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Measure for Measure (1974)

The Times 5th September 1974, Irving Wardle

Intellectually fashionable since the end of the war, “Measure for Measure” has undergone a total reversal of meaning from a parable on divine justice to a fable of social oppression. It is clearly central to the prevailing moral climate, but, with the exception of Howard Brenton’s rewritten version, no production I have seen has brought it into true focus, least of all this extravagantly Germanic treatment by Keith Hack.

Any interpretation of the play hinges on the enigmatic figure of the Duke, whose role consists of a string of unanswered questions. Unsurprisingly, Mr Hack presents him as a morally discredited fraud wearing the mask of justice. The structure of the production, in fact, is to show the forces of law and order and the underworld victims as two sides of the same coin. Dan Meaden’s drag Mistress Overdone doubles as a portly nun; the disguised Duke fondles Isabella while planning her rescue from Angelo.

The only positive characters are the straight victims Juliet and Claudio, who finally rejects his hysterically virtuous sister with a stony glare. All of which fits in with the idea that none are more sexually obsessed that the enemies of permissiveness.

So far, the production makes sense. Where it breaks down is in fitting the characters into the superstructure; and rarely on the British stage have I seen so many externally imposed performances. Barrie Ingram’s Duke, sawing the air with conjurer’s gestures, is a transparent mountebank from his furtive opening scene to his final gilded descent on a platform helpfully described “Deus Ex Machina”. Barry Stanton rigged up in tattered finery as Lucio, minces daintily through the action underling double meanings in squealing falsetto; I have never seen a less plausible performance from this fine actor.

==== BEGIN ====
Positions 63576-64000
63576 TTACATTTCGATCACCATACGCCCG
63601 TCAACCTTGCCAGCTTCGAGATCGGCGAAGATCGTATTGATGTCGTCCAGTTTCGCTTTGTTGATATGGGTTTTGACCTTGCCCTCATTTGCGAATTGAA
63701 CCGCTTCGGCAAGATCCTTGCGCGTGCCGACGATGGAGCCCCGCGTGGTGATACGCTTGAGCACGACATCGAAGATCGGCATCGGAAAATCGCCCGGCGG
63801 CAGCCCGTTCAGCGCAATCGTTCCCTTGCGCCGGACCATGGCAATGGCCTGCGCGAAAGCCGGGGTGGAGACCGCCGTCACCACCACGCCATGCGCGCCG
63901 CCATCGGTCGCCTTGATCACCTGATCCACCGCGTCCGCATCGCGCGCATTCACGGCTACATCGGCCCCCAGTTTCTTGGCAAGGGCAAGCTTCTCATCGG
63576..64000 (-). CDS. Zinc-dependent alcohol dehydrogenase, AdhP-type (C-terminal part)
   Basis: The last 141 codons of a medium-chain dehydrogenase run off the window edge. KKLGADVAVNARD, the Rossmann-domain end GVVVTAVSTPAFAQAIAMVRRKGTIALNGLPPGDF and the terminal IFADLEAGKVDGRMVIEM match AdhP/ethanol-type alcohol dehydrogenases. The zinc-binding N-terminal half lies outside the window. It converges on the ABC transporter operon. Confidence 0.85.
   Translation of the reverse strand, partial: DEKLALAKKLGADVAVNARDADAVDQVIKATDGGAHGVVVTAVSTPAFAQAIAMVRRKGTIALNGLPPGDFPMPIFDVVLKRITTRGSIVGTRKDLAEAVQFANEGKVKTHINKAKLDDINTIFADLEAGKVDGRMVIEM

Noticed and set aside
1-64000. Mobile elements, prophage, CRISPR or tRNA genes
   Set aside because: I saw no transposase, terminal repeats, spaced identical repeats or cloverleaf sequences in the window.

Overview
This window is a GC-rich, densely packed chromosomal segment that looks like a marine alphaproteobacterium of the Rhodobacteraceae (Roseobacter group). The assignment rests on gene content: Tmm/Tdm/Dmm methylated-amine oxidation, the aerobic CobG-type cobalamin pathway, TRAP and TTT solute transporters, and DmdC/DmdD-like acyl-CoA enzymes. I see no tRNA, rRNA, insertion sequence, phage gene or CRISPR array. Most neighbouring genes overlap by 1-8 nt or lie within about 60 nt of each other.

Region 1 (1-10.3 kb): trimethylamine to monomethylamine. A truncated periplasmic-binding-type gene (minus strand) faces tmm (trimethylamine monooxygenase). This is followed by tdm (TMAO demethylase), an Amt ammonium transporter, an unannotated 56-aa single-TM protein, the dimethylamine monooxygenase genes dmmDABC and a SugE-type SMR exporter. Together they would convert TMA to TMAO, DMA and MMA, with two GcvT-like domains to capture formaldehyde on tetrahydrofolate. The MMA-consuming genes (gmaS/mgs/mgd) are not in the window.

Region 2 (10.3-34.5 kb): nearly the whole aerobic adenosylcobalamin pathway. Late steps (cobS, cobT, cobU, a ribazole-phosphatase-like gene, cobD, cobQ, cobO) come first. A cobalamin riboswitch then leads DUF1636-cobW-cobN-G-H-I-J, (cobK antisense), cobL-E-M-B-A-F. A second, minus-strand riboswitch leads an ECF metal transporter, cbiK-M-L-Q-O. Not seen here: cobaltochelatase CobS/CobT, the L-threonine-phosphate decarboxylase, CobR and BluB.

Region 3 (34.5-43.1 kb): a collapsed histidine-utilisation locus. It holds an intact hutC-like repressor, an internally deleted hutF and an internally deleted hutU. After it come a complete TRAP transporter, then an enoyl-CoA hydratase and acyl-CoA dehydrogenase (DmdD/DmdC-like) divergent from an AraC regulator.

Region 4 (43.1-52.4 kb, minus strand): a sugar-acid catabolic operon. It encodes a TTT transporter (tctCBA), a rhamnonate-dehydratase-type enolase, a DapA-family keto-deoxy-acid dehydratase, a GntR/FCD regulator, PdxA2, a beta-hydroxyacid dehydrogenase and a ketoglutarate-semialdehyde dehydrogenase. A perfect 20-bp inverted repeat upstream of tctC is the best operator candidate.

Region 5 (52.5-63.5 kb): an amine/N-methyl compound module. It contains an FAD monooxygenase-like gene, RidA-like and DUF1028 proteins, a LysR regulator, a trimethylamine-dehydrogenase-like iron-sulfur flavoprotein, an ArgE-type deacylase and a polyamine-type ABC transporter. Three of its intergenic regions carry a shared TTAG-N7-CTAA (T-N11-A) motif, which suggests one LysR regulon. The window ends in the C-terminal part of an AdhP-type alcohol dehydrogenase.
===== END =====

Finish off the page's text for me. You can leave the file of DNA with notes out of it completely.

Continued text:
And when we come to the underworld proper it offers nothing but artificial grotesques: James Booth’s Irish Pompey sporting a padded rump, a professional Abhorson, a Barnardine whose voice is relayed from his cell over loud-speakers; even the gentlemanly Provost is a black actor stripped to the waist.

All these are effect-seeking departures from stereotypes; doing nothing to illuminate the play’s meaning. Mr Hack has also transported the action from Vienna to Brecht’s city of Mahagonny, complete with a Weill-like score of hurry-music and tawdry nightclub numbers by Stephen Oliver, and a composite set (by Maria Bjornson) incorporating monastic and prison interiors and a gallery where all the inmates of the city congregate to greet public announcements with ironic fusillades of motor horns and football rattles.

Where the production does succeed is in passages in which the actors take over. At first sight Michael Pennington’s virile and supercilious Angelo promises another empty reversal of stage tradition. But the performance takes off magnificently in the temptation scene with Francesca Annis’s Isabella. At the climax he drops to his knees, caught between supplication, threat and trembling lust; to which she responds with paralysed horror (later repeated in the parallel scene with Claudio) as if in the embrace of a venomous snake. I have never seen this scene more thrillingly played.

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